The sardine catch has already fallen from 80,000 tons to about 15,000 tons annually. Stocks of mullet and other species are also shrinking, according to experts. Ignoring the size of fisheries can cover up declines in fish and other marine life populations, reduce federal and state tax revenues, and even the income of formal and informal workers.
"This impacts fisheries science, management and conservation. A country that does not know what it fishes is subject to great uncertainties in management, which should be conducted based on the precautionary principle. The fishery cannot follow a 'permissiveness by optimism' [principle],” Beatrice Padovani, Associate Professor in Oceanography at the Federal University of Pernambuco.
The statistics also help define how much marine life is threatened with extinction. But this policy has not been protecting it. Commercial species that could disappear from the map jumped from 17 to 64 (376%) between 2004 and 2014. The data are from Oceana. A new "red list" should be presented this year by the government, but the entity points out that the country does not know the status of 110 (94%) of 118 commercial fish stocks.
"Many resources lose economic importance through depletion. Several fish stocks may be depleted when new fishing statistics and lists of animals threatened with extinction are produced. Who is interested in not having this information?" questioned the head of the Marine Biology Department of the Federal University of Rio de Janeiro, Marcelo Vianna.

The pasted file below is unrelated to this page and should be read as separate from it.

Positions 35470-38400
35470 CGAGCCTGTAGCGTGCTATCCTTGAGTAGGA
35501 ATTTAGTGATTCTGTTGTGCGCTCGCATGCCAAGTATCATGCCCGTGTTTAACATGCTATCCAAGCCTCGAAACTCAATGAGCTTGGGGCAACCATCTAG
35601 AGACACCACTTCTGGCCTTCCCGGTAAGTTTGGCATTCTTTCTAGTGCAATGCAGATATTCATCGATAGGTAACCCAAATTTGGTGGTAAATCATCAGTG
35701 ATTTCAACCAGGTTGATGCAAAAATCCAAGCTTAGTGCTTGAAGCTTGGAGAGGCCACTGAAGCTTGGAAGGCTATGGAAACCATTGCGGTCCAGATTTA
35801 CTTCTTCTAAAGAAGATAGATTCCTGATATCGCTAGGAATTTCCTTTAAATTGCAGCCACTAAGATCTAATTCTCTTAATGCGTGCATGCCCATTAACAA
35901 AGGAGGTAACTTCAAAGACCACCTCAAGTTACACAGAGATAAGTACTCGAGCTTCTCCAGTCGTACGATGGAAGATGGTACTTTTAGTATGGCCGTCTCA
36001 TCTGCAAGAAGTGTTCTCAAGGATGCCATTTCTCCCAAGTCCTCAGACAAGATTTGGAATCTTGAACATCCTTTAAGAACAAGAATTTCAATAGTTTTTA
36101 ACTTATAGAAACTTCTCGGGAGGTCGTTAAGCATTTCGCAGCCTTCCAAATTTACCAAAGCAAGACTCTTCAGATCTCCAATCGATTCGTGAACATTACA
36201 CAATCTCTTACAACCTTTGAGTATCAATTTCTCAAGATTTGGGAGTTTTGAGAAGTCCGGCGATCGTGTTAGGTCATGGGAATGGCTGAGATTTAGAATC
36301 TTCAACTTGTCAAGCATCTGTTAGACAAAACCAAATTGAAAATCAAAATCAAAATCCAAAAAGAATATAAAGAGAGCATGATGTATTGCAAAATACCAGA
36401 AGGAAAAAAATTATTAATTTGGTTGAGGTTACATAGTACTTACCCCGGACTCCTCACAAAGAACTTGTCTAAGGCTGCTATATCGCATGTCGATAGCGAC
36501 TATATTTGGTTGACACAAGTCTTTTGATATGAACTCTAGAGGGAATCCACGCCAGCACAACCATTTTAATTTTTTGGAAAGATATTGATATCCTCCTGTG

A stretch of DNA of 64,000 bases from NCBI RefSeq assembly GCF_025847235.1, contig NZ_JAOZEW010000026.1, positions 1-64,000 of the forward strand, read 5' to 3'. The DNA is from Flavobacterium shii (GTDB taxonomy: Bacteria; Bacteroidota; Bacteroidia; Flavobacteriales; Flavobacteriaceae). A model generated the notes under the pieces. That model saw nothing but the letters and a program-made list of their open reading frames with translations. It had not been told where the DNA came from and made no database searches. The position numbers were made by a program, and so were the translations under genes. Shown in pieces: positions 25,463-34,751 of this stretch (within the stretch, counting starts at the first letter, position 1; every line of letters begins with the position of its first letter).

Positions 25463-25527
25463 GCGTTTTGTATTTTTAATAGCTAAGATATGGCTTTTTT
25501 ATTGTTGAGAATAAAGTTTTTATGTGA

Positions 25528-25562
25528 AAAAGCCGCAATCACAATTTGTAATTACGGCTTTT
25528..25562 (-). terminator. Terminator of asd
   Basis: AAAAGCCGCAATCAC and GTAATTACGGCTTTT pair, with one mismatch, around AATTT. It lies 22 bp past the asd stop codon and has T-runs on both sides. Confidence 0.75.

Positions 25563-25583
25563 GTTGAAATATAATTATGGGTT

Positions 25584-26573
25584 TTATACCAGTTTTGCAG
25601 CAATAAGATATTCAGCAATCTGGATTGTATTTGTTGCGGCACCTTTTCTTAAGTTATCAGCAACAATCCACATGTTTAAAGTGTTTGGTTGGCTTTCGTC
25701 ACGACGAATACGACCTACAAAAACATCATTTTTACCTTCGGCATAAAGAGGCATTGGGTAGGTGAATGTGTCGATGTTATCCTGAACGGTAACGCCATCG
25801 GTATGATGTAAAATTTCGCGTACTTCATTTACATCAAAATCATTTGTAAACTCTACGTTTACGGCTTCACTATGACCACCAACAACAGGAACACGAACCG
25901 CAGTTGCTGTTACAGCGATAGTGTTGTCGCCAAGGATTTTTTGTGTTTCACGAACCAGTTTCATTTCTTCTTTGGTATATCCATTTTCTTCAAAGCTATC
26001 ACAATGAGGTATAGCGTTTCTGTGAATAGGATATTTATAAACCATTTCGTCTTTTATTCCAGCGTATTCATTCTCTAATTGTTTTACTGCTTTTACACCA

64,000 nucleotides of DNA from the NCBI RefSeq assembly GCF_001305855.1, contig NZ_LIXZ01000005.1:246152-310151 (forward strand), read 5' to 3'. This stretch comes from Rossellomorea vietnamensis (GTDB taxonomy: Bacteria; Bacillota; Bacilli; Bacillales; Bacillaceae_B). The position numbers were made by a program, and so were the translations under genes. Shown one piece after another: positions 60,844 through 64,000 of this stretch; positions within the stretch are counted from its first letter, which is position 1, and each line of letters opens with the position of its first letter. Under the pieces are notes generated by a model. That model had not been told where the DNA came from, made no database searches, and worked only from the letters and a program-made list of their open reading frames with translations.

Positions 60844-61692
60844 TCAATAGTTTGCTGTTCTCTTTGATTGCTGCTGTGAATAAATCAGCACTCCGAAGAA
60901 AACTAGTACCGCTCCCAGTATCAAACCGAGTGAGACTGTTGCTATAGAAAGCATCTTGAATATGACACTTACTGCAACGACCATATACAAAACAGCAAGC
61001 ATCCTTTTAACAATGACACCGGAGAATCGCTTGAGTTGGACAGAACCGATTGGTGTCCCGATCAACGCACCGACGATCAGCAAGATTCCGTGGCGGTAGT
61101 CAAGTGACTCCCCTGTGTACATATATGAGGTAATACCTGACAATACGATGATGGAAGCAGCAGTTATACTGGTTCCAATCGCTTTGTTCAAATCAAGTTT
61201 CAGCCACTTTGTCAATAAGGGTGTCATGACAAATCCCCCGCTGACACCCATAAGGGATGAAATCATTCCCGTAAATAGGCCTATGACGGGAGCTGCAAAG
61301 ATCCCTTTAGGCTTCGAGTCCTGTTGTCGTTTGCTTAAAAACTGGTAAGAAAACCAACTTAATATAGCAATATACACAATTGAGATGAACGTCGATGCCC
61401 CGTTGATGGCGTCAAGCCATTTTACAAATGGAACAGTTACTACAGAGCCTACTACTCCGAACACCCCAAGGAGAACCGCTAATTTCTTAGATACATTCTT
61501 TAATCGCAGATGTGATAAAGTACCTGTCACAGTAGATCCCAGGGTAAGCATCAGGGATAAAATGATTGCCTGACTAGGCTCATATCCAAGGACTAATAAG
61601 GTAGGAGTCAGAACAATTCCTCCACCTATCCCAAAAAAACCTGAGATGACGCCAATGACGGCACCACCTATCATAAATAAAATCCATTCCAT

In this regard, in April 2019 the Ministry of Agriculture claimed "great negative repercussions in the fishing sector and economic losses" and tried to suspend the official list of endangered fish and aquatic invertebrates. The following month, the Secretary of Aquaculture and Fisheries, Jorge Seif Junior, claimed that the 2014 list was built on "unreliable data".
The balance sheet for that year showed 475 species of fish and aquatic invertebrates threatened with extinction.
"Fisheries management in Brazil is very much used as ‘political currency’. So it is difficult for the technical [issue] to win," said an official federal source who asked not to be identified. The federal government refused any requests for interviews with public employees from the environmental sector. Brazil's political reality reinforces his view on fishing.
Until he was appointed by Jair Bolsonaro at the beginning of 2019, Jorge Seif Junior was a businessman in the fishing industry, in Santa Catarina state. His tenure was celebrated by the private sector, but criticized by environmentalists and researchers. His family is still active in the industry.
The sources heard by EJN and O Eco claim that his management conflicts with federal law that prohibits the occupation of public posts by leaders linked to private interests. Through the Access to Information Act, the Secretariat of Aquaculture and Fisheries commented that Seif has been properly screened by existing law and that he is dedicated only to the position.
"To avoid possible conflicts of interest, the current National Secretary of Aquaculture and Fishing submitted himself at the beginning of his tenure to the Ethics Committee of the Presidency of the Republic, besides having distanced himself from the companies in which he had shares," commented the agency.
It is precisely in Santa Catarina that the largest fishing companies in the country are located, and its boats scour the South and Southeast coasts (pictured below). There are 236 trawler boats registered in the city of Itajaí alone. Fishermen, crew members, and fish processing companies accumulate almost 6,400 direct and indirect jobs, according to the regional union of ship owners and industries.